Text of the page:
A Just Energy Transition: the roadmap to fight climate change impacts on Africa

13 05 2022 | 11:57Roberto Vigotti

Climate change is a global phenomenon, affecting every corner of the world. And yet, it is the continent which least contributed to it that is paying the highest price: Africa. Seven of the ten countries most exposed to climate change are African, while not a single state from the continent is ranked among the major global emitters.

If we fail to tackle it on time, climate change impact on the continent risk to be extremely severe: due to its environmental vulnerability, Africa could witness rainfall decrease of about 20% in Southern areas, with a consequent growth of dry days and a shrink in the water volume of major basins. The lack of appropriate mitigation measures could also result in a 4°C temperature rise in Middle East and North African countries, whose cities could become uninhabitable by 2100. 

However, Africa is subjected to much more than merely environmental effects: by 2030, up to 116 million people will be exposed to these extreme meteorological phenomena, causing the potential displacement of 85 million of them. Africa’s environmental vulnerability has the power of decreasing food security by 5–20% in regions belonging to Sub-Saharan Africa, with 281 million people being undernourished. Studies and reports also foresee a severe destabilisation of local markets both in terms of investments and production. Moreover, water-related impacts on agriculture, health and income could lead to the significant drop of the GDP, up to 3% by the year 2050 in Sub-Saharan Africa and up to 6% in the MENA region. These economic shocks have an impact on more complex and stratified macro-issues: insufficient access to quality education, higher unemployment rates, increased gender unevenness and marginalisation of young segments of the population.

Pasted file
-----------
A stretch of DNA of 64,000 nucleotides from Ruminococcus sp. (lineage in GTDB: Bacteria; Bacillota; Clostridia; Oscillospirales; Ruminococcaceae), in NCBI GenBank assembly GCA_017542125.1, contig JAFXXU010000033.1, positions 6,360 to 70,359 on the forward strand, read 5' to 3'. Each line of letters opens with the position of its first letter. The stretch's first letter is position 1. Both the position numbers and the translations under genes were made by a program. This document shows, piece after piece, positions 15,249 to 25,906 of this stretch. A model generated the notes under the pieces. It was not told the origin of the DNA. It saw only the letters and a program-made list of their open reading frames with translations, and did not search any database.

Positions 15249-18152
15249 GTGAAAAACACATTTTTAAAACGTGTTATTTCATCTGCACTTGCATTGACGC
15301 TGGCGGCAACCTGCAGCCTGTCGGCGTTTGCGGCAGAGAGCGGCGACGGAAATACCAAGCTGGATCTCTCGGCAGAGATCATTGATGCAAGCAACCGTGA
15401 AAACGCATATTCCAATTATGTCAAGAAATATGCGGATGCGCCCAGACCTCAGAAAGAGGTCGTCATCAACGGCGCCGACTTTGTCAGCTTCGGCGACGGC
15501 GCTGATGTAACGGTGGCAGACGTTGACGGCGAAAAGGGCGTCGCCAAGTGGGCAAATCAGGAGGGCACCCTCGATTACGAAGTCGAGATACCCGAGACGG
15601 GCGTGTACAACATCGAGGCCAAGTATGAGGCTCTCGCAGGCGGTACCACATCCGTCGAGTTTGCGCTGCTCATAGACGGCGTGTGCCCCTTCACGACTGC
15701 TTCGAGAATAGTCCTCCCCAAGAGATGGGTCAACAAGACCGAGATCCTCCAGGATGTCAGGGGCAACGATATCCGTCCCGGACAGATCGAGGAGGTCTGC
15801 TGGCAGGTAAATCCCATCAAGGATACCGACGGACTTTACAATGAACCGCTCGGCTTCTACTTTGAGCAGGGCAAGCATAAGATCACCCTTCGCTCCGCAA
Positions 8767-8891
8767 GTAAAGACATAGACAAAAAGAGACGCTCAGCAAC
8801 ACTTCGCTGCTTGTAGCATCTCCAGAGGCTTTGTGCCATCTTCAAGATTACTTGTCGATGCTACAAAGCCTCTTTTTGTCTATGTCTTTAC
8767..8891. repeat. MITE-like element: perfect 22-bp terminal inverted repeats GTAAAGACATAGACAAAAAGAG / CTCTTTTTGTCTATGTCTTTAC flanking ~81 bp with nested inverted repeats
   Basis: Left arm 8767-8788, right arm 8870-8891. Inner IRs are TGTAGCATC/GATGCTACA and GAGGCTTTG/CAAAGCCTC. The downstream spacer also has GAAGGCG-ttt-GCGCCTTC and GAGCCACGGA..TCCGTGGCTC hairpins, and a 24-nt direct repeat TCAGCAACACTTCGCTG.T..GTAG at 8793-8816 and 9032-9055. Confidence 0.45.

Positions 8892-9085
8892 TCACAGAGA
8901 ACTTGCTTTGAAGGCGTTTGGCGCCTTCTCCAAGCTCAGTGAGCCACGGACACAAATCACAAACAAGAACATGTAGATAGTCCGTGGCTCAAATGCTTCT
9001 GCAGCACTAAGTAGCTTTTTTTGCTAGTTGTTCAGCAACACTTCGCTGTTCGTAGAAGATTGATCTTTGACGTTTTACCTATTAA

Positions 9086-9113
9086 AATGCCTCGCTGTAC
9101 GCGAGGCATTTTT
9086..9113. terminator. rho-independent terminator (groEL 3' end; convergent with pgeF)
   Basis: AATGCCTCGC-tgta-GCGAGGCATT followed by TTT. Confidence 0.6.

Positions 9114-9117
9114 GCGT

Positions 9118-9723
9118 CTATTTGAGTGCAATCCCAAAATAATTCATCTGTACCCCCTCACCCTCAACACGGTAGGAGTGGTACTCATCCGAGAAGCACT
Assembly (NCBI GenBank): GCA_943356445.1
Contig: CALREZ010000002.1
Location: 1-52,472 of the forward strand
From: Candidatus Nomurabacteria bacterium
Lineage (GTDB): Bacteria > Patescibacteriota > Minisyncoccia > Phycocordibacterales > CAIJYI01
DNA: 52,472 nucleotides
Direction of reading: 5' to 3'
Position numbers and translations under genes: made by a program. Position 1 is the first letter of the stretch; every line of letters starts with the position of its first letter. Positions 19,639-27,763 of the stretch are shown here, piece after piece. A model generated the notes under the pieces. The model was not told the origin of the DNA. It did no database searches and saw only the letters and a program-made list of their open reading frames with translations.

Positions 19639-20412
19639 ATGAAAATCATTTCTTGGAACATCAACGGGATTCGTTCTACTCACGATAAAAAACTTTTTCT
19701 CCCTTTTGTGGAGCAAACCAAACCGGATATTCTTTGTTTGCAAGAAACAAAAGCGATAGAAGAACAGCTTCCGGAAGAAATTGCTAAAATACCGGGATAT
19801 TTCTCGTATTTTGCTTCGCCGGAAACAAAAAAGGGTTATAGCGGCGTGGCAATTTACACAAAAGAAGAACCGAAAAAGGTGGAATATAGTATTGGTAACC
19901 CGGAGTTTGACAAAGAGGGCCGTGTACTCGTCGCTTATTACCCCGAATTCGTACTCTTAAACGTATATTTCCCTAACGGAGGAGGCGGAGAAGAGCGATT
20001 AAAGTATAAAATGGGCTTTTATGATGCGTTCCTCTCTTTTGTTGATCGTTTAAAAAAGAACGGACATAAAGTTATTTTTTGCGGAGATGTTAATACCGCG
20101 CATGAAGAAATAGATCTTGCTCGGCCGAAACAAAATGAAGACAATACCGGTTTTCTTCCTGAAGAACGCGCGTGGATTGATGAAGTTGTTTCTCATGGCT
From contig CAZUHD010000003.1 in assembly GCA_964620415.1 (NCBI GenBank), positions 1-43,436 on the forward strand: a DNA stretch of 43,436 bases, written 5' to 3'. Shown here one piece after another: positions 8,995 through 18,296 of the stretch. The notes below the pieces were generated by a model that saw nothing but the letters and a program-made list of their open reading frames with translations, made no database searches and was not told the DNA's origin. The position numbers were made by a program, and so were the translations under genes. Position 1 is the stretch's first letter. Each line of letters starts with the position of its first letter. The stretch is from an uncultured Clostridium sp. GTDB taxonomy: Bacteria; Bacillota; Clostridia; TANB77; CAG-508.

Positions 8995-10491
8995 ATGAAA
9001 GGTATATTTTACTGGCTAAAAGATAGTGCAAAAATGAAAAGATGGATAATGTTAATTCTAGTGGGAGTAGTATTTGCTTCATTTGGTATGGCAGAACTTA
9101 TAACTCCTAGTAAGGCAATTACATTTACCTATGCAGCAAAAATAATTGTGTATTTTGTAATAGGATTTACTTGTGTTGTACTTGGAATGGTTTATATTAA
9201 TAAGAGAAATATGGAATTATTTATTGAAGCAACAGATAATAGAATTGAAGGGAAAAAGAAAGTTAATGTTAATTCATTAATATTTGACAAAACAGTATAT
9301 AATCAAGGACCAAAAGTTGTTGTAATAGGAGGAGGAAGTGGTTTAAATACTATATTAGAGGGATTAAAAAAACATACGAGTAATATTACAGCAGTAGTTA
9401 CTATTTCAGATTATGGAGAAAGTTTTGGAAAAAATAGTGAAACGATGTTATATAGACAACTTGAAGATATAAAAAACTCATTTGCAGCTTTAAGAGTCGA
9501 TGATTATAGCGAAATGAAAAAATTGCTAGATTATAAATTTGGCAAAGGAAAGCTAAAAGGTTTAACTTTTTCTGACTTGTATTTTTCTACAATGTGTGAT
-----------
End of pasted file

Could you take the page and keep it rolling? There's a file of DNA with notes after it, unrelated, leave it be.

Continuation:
So, how can Africa fight the environmental, economic and social hazards of climate change? Is there a realistic and operative approach to tackle them? Yes: the answer is renewables.  Clean energy will expand the access to reliable, safe and affordable energy sources, ensuring positive environmental benefits through the use of more sustainable solutions and, at the same time, addressing Africa’s socio-economic challenges.

In fact, green energy is deemed to be a highly labour-intensive industry, considerably more than fossil fuels: as highlighted in our last Flagship Publication, under a 1.5° scenario African GDP will witness an increase of up to 6.4% on average from 2021 to 2050, generating around 8 million jobs in the renewable energy industry. In comparison, for every million-dollar spent, the fossil fuel sector is able to create only a third of the job positions. Renewable solutions have the power to kickstart a positive multiplier effect, providing new opportunities to tackle gender inequality and promote youth involvement, since access to energy means new possibilities for entrepreneurial initiatives, safer urban and peri-urban environments, more rapid and cleaner cooking procedures, and so on.

Renewable energy has the potential of being one of the most effective means to tackle the environmental effects of climate change, while neutralising the related socioeconomic issues and challenges. A systematic, well-planned and quick  deployment of sustainable energy sources is Africa’s biggest chance to improve the living conditions of its population in a sustainable way, paving the road for a competitive and green future.

Roberto Vigotti